With three CEOs gone, dwindling growth numbers, and a lack of relevance in the streaming market, how does Jay Z expect to keep Tidal afloat?
The last time Tidal publicly reported their numbers, the subscription service stood at over three million users. Since then, the Jay Z-owned music streamer has all but flatlined.
After Sprint purchased a 33% stake in the company, it stood at 4.2 million subscribers. Shortly thereafter, an exclusive report published on DMN showed that the service may have wildly inflated its numbers. In fact, it’s plausible the platform is struggling to achieve a fraction of its claimed numbers.
As competitors continue racking up higher subscription numbers, the streamer has struggled to remain relevant in the public eye. Now, an unexpected ouster may underscore the company’s weak position in the streaming market.
The company has recently ousted its CEO, Jeff Toig. In a statement to Billboard, the streamer said,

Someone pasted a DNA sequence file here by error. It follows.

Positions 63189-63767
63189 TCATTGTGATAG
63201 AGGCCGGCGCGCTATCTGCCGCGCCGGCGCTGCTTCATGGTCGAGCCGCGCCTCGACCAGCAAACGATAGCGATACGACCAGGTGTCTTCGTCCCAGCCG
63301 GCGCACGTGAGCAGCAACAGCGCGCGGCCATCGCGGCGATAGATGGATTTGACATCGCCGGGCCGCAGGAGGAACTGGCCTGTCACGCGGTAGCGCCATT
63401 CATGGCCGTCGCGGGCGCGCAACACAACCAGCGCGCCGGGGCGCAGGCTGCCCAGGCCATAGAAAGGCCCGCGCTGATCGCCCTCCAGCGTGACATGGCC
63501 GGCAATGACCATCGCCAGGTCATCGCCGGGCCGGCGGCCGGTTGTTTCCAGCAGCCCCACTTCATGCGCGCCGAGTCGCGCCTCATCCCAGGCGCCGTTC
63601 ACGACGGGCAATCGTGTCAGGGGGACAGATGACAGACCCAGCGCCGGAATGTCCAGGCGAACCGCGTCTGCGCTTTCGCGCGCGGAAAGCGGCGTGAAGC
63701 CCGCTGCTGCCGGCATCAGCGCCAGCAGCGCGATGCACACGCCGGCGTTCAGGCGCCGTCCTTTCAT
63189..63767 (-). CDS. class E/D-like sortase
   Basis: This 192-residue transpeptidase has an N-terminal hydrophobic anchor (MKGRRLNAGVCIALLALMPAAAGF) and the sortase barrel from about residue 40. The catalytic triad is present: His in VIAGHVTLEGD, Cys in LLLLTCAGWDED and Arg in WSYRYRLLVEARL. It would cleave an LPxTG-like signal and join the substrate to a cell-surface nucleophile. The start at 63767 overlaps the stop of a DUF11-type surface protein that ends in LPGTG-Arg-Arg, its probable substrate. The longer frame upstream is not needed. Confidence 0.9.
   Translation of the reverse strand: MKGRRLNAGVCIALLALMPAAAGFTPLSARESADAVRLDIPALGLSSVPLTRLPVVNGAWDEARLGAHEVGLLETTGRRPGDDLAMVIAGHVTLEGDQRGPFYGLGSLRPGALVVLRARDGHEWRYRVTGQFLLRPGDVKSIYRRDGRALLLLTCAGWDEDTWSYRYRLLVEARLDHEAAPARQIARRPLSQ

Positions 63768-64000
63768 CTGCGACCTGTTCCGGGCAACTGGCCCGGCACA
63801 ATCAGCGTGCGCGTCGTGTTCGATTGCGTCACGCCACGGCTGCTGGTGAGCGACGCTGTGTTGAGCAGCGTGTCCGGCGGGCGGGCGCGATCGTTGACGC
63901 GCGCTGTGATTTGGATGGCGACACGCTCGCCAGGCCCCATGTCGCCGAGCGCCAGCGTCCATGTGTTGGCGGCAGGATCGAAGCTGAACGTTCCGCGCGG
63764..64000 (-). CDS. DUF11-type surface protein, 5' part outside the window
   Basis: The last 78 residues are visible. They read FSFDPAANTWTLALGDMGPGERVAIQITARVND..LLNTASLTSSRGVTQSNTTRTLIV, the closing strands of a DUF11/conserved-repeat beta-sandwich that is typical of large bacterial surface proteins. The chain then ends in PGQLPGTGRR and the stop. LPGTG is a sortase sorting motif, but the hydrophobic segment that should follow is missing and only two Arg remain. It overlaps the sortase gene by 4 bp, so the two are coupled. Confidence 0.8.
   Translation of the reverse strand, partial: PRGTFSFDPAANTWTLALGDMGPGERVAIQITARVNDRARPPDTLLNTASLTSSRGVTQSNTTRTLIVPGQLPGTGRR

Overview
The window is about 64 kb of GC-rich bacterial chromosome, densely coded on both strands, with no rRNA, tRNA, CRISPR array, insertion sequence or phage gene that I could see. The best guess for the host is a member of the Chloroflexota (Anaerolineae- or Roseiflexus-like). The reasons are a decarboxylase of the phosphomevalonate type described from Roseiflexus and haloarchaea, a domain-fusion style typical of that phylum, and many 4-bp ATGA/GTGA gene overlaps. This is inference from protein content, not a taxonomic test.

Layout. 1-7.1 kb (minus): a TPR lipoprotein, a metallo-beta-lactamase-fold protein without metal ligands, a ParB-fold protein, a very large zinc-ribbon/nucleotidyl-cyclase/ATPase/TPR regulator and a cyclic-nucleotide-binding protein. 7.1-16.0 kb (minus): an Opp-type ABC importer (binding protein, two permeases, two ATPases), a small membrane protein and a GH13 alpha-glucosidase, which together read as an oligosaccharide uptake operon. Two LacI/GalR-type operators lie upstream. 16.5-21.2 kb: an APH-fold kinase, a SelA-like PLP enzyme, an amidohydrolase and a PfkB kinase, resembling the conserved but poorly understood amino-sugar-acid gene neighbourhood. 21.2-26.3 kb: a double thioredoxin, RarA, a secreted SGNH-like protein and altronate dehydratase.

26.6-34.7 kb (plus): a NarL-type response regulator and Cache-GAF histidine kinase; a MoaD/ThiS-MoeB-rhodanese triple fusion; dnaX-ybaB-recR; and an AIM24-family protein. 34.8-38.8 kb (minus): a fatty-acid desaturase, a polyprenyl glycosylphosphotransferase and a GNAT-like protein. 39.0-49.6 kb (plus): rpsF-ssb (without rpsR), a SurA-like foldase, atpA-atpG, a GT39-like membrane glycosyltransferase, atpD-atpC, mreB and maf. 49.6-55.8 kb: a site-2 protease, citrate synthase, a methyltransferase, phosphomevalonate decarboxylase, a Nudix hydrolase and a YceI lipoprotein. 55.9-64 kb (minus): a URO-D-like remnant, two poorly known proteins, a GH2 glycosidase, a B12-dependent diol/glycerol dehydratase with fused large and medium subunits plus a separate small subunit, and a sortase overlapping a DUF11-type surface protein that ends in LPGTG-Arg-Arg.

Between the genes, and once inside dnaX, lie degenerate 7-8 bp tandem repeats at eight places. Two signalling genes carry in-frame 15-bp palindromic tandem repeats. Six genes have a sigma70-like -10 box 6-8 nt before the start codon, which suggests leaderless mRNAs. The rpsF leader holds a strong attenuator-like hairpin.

“As part of Tidal’s continued expansion this year we will be announcing a new CEO in the coming weeks. We wish [Toig] all the best in his future endeavors.”
Toig’s departure marks the third CEO dismissed by the fledging company in just two years. He originally took over for Peter Tonstad, who, in turn, replaced Andy Chen.
Jay Z had originally praised Toig. At the time, he called Toig a “leader at the intersection of consumer technology and entertainment for more than two decades.”
Toig’s hire was expected to bring stability to a company that had gotten off to a rocky start. At the time, the streamer had lost Chief Investment Officer Vania Schlogel. Zena Burns, Senior Vice President of Artist and Label Relations, had also left the company.
Prior to joining Tidal, Toig had worked two years for SoundCloud as its Chief Business Officer. He had also founded and served as Senior Vice President of Muve Music.
According to sources close to the company, Jeff Toig had left the company back in March. Jay Z and Tidal have yet to explain the reason behind Toig’s sudden departure.
The abrupt departure leaves the company in a precarious situation. Several months ago, Spotify reported more than fifty million paying subscribers. Apple Music also reported that they had “well over” twenty million paid subscriptions in less than two years. Despite Jay Z’s acquisition, and Sprint’s 33% in the company, Tidal may be struggling to cross one million.
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